An important part of estate planning doesn’t necessarily involve any estate planning documents. It involves designating beneficiaries for your retirement accounts as well as things like investment accounts and life insurance policies. You do that directly on the account or policy with the company that holds it.
If you’re a current or retired federal employee with a Thrift Savings Plan (TSP), it’s important to designate one or more beneficiaries to inherit it when you’re gone. If you don’t, the TSP will be divided according to the law among your closest family members – who may not be the ones you intended to receive the proceeds.
What happens if you don’t designate beneficiaries?
Here’s how a TSP is distributed if there are no beneficiary designations:
- Your widow/widower, if you are legally married when you pass away
- Your child(ren), if there is no surviving spouse
- Any surviving parents, if you have no surviving spouse or children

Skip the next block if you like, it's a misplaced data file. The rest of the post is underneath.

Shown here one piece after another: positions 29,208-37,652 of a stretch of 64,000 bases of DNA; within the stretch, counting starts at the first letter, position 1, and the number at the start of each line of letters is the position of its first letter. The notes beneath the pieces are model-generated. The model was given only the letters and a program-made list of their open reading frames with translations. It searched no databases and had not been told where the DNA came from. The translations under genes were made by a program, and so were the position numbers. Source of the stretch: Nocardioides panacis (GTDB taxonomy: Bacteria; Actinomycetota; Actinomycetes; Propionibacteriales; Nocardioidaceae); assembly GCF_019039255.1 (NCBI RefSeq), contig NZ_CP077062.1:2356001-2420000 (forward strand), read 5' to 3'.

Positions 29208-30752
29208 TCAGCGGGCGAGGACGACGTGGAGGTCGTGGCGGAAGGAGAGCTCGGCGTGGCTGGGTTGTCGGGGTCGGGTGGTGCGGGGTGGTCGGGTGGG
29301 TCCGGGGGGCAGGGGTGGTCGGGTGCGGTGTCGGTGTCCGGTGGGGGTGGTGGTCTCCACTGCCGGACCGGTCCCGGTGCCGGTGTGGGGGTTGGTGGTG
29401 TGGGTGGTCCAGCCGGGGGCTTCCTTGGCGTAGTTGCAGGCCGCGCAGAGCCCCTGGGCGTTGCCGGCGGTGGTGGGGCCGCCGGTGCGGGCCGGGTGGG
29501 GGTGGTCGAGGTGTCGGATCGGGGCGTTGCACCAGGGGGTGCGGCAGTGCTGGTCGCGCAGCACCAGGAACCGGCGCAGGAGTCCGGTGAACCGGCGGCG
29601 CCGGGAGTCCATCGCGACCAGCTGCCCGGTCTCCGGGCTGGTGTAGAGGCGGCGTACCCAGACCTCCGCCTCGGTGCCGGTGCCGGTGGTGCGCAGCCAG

- The executor of your estate, but only if you named one prior to your death
- Next of kin as determined by state law
Remember that beneficiary designations on the account/policy itself override any beneficiaries listed for these assets in your estate plan if there’s a discrepancy.
What if your beneficiaries aren’t employed by the federal government?
It depends on whom the beneficiary is. For example, if your surviving spouse is a beneficiary, they can have the funds placed in a TSP in their name. Other beneficiaries don’t have that option. However, they still get any funds you’ve designated for them (or that they receive because of their place in the line of succession listed above).
By creating an estate plan and taking charge of designating beneficiaries for your TSP and other accounts, you have a greater say in who gets your assets. For example, if you don’t have any surviving family, you may opt to designate your living trust as a beneficiary. That will send your funds to the trust to be distributed along with your other trust assets to charitable organizations or other beneficiaries as you specify. By having experienced estate planning guidance, you can make the choices that are right for you and those you care about.